[dropcap]A[/dropcap] two-year project has finally come to life on the exterior of the Marine Sanctuary Exploration Center near Main Beach. Five metal sculptures of humpback whales now decoratively breach the wall as a result of a collaboration between the Exploration Center, the National Oceanic and Atmospheric Administration and local artist Robert Seals.
For Seals, working with metal has always been a passion.
“I started metal work when I was in my teens up in Chester, California,” says Seals. “In 1963, I started taking ceramics. There was a metal shop, but not metal sculpture. I took the metal shop class just to sneak in at night and do small sculptures and projects.
Seals attended Utah State and eventually Chico State in ’65. Because there was no welding in the art department, he brought his own tanks and metal. Even back then, Seals wasn’t going to be confined by the status quo or limited in his scope of influence. “It’s the medium I feel most comfortable in,” he says.
Seals plays in local band the Wave Tones, riffing on Hawaiian and surf music, and is also an inventor. He first created Board Bud and Cool Tool, an all-one-in tool for snowboards and mountain bikes, respectively. Then he hit it big with the portable stainless steel water carrier Klean Kanteen, and revolutionized the way water is transported for personal use.
“I used to be terrified of the ocean.” — Artist Robert Seals
“I got so tired of seeing plastic water bottles littered all over the grounds of music festivals,” says Seals. “So I went to the local hardware store in Chico and put together a safe, healthy, lightweight bottle free of BPAs and other toxic substances. Turns out other people wanted them, as well.”
The sheet steel Humpback Whales, which were specifically requested by the Sanctuary Center, are powdered in a blue coating that reflects like wave drops in the sunlight and entice hundreds of thousands of people from around the world to stop by and learn about our magnificent Monterey Bay. Always the innovator, Seals had trouble using traditional means to securely adhere his art to the wall.
“I had to invent a special mount for the installation. Even an earthquake won’t shake them loose,” says Seals.
Through his activism, metal working and vision, Seals has found yet another calling, as an educator, environmentalist and oceanic guru. But being one with the ocean wasn’t immediate.
“I used to be terrified of the ocean,” he admits, recalling when his band members tried to get him to go into the ocean in Coos Bay, Oregon. “I was afraid of sharks. The lifeguard overheard my band members teasing me and said, ‘There’s never been a shark sighting in Coos Bay.’ The next day we’re in Portland for an audition and a headline of a newspaper grabs my eye. It said, ‘Fifty sharks mysteriously beach themselves in Coos Bay.’ It happened like an hour after we left.”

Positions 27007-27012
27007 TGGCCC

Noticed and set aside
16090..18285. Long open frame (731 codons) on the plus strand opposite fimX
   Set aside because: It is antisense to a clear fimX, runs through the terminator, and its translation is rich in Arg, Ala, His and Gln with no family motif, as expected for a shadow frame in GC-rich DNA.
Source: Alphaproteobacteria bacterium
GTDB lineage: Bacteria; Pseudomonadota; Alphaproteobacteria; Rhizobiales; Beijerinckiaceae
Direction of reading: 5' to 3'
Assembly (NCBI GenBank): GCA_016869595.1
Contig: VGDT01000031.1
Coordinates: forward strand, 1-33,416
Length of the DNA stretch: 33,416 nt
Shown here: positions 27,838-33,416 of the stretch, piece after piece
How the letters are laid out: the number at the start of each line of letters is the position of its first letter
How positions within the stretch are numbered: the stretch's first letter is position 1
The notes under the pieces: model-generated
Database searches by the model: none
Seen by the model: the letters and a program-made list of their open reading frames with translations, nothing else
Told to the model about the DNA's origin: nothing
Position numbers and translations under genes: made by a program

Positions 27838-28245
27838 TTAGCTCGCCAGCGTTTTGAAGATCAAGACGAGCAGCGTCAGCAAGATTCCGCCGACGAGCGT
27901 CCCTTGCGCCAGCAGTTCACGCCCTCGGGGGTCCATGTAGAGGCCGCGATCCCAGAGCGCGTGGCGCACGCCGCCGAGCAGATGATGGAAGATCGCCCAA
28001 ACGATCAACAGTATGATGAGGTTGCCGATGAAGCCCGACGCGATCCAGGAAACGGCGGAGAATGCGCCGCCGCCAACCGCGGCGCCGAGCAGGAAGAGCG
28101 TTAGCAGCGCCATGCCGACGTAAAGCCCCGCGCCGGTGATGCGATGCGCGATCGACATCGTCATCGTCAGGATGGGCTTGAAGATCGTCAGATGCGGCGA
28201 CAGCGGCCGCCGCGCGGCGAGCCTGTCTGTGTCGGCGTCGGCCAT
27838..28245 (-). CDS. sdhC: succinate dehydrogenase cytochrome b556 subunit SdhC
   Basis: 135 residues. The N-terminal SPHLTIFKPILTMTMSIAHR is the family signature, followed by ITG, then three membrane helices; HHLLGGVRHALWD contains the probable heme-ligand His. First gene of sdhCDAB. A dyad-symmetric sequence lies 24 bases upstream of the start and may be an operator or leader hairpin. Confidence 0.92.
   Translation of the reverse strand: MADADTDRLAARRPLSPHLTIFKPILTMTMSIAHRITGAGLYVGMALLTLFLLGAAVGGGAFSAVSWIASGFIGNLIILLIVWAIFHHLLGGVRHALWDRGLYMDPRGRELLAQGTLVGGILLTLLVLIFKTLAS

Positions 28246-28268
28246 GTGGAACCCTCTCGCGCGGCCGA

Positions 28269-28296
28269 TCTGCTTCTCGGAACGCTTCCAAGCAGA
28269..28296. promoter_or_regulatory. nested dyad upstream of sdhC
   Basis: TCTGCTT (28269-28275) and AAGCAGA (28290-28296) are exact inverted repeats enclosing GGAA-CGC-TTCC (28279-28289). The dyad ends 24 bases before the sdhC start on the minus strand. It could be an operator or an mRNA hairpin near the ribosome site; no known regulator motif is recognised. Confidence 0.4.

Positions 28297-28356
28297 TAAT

How times have changed. Today, oceanic art is just a part of his activist arsenal. Seals works non-stop at education and hands-on encounters, all centered on the Bay. “We have been trained to use our 55-foot catamarans to assist in the NOAA Whale Rescue Program,” says Seals, while mounting his latest installation.
Another project he’s passionate about is an educational mobile art museum space. You may have seen his van around Santa Cruz—metal fish on the outside and full of whales, dolphins, mermaids, turtles, seahorses, and starfish inside.
All the profits from his art go back to Seals’ nonprofit foundation Mother Nature’s Temple. He’s adamant that in order to save the Bay, and the planet, children need to be educated. After attending a global conference on nature and its effects on the youth, Seals says he learned about the “Nature Deficit Disorder” that many children suffer from.
“It’s like a digital age curse where our children are losing touch with, well, reality,” he says.
In order to set the balance straight, Seals went right to the source. “We have created our own summer camp experiences for young people. We do ocean adventures, camp outs, hiking and we will donate any of our resources to other programs with similar missions.”
The roots of Seals’ activism are deep. “The Vietnam War was the birth of environmentalism and today, in the 21st Century, the environment is still struggling,” he says. “I’ve committed myself to doing everything in my power to work with anyone with a similar ethos and message.”
When asked about what he sees next for his organization, Seals quotes Captain Quint in Jaws: “We’re going to need a bigger boat.”
Robert Seals can be contacted at mothernaturestemple.org.